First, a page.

Add Toeplitz hash function to map packet's CPU

Sepherosa Ziehau sepherosa at
Wed Mar 11 19:25:49 PDT 2009

On Thu, Mar 12, 2009 at 12:43 AM, Matthew Dillon
<dillon at> wrote:
> :Hi all,
> :
> :After making two NICs multiple receive queue working, I now propose to
> :add Toeplitz hash function to map packet's CPU.  It is mainly use to
> :support "receive side scaling"
> :( in
> :..
> :forwarding path is even CPU localized).  If the packet is non-fragment
> :TCP, the hash is calculated based on laddr,faddr,lport,fport, else the
> :hash is calculated using laddr,faddr.
> :
> :There are two things we need to overcome:
> :1) The result of hash function is non-commutative in the M$ paper,
> :i.e. faddr,laddr,fport,lport and laddr,faddr,lport,fport gives
> :different result.
> :Thanks to corecode's suggestion, as long as 0xabcd is replicated to
> :form the key, the result of the hash function _is_ commutative.
> :
> :2) It is computational heavy
> :Thanks to corecode again, we could cache a pre-calculated result
> :table, so we actually only need to index a array and OR the results.
> :..
> :A simple implementation is at:
> :
> :
> :I used it to verify that hardware gives the correct result :)
> :
> :The whole thing is not implemented yet, but if you don't think its bad
> :idea, I will move on to implement it.  Note, it is not intended to
> :replace the current packet hash function.
> :
> :Best Regards,
> :sephe
>    Yes, I agree, we definitely need to make this an end-to-end capable
>    feature, similar to propogating hardware checksum state.  My suggestion
>    is that we add appropriate flags and a hash field in the mbuf header.

Yeah, that's my plan too; we accidentally have 2 unused bytes at the
end of m_pkthdr :)

>    I don't understand the 0xabcd replication comment w/ regards to making

The receive side scaling requires max 40bytes key.

According to M$ paper the key content is completely random.
Following is the key in M$'s RSS verification suite:
	0x6d, 0x5a, 0x56, 0xda, 0x25, 0x5b, 0x0e, 0xc2,
	0x41, 0x67, 0x25, 0x3d, 0x43, 0xa3, 0x8f, 0xb0,
	0xd0, 0xca, 0x2b, 0xcb, 0xae, 0x7b, 0x30, 0xb4,
	0x77, 0xcb, 0x2d, 0xa3, 0x80, 0x30, 0xf2, 0x0c,
	0x6a, 0x42, 0xb7, 0x3b, 0xbe, 0xac, 0x01, 0xfa
The hashing result is not commutative.

However, if we pick two random bytes and form the key by replicating them, e.g.
the two random byte is 0x5a6d (that's what I mean by 0xabcd :), then
the key will be:
	0x6d, 0x5a, 0x6d, 0x5a, 0x6d, 0x5a, 0x6d, 0x5a,
	0x6d, 0x5a, 0x6d, 0x5a, 0x6d, 0x5a, 0x6d, 0x5a,
	0x6d, 0x5a, 0x6d, 0x5a, 0x6d, 0x5a, 0x6d, 0x5a,
	0x6d, 0x5a, 0x6d, 0x5a, 0x6d, 0x5a, 0x6d, 0x5a,
	0x6d, 0x5a, 0x6d, 0x5a, 0x6d, 0x5a, 0x6d, 0x5a
The hashing result is commutative.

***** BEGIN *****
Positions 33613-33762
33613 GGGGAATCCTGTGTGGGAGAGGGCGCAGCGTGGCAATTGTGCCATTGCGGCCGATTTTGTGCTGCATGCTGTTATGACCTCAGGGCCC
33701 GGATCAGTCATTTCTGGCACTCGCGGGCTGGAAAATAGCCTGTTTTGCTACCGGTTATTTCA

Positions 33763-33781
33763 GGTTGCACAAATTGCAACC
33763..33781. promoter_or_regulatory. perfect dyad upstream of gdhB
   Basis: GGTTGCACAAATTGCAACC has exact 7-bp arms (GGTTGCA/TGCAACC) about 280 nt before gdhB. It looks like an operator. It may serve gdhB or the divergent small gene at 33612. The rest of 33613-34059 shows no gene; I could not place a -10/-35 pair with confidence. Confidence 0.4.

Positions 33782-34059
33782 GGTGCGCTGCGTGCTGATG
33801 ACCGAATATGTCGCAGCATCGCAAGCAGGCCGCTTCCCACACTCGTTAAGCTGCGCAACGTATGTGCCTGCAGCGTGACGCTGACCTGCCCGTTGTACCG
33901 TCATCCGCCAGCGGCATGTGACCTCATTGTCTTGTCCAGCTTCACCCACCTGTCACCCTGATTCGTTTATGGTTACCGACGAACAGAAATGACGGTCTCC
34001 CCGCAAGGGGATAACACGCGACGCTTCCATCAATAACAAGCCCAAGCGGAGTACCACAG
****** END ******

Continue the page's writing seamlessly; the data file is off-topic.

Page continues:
I need to note the reason that we only use _2_ random bytes to form
the key is that the hash on TCP segment is calculated over a binary
string formed by concatenating laddr,faddr,lport,fport, so we are
actually limitted by the size of lport/fport which is 2 bytes.  While
this also reduces the size of the pre-calculated hash result table.

>    both directions of the connection produce the same hash value, but I
>    agree that would be desirable.  Does it avoid having to recalculate
>    a hardware-supplied hash code?

The hash is only calculated if userland application sends a packet; a
simple optimization is to save the hash value in inpcb for TCP socket,
so we could avoid calculating the hash for every segments (the hash
results are actually same).
On the receive side, the hash value is calculate by hardware, and the
hardware will deliver it to us in RX desc, so we don't need to
calculate it by ourselves.


When we dispatch a packet upon RX, there are two conditions that we
take into consideration:
1) packet type
2) hash value of the packet

As long as the hardware provides them, we even don't need to take a
look at the data part of the mbuf (mbuf cluster is always used on RX
path, so the data is always in different memory position)

1) shows the "receive side scaling" design flaw, M$ says nothing about
it.  However, hardware vendors seem to begin to realize it.  jme
(relative newer chips) provides packet type in RX desc.  While old
Intel hardware supported by em/emx does not provide that information
without split header RX desc.  However, it could be infered from the
hash type and the RXCSUM results.  Their newer hardware (82576) seems
to provide the packet type in RX desc.  Hmm, this does look like the
trend :)

Best Regards,

Live Free or Die

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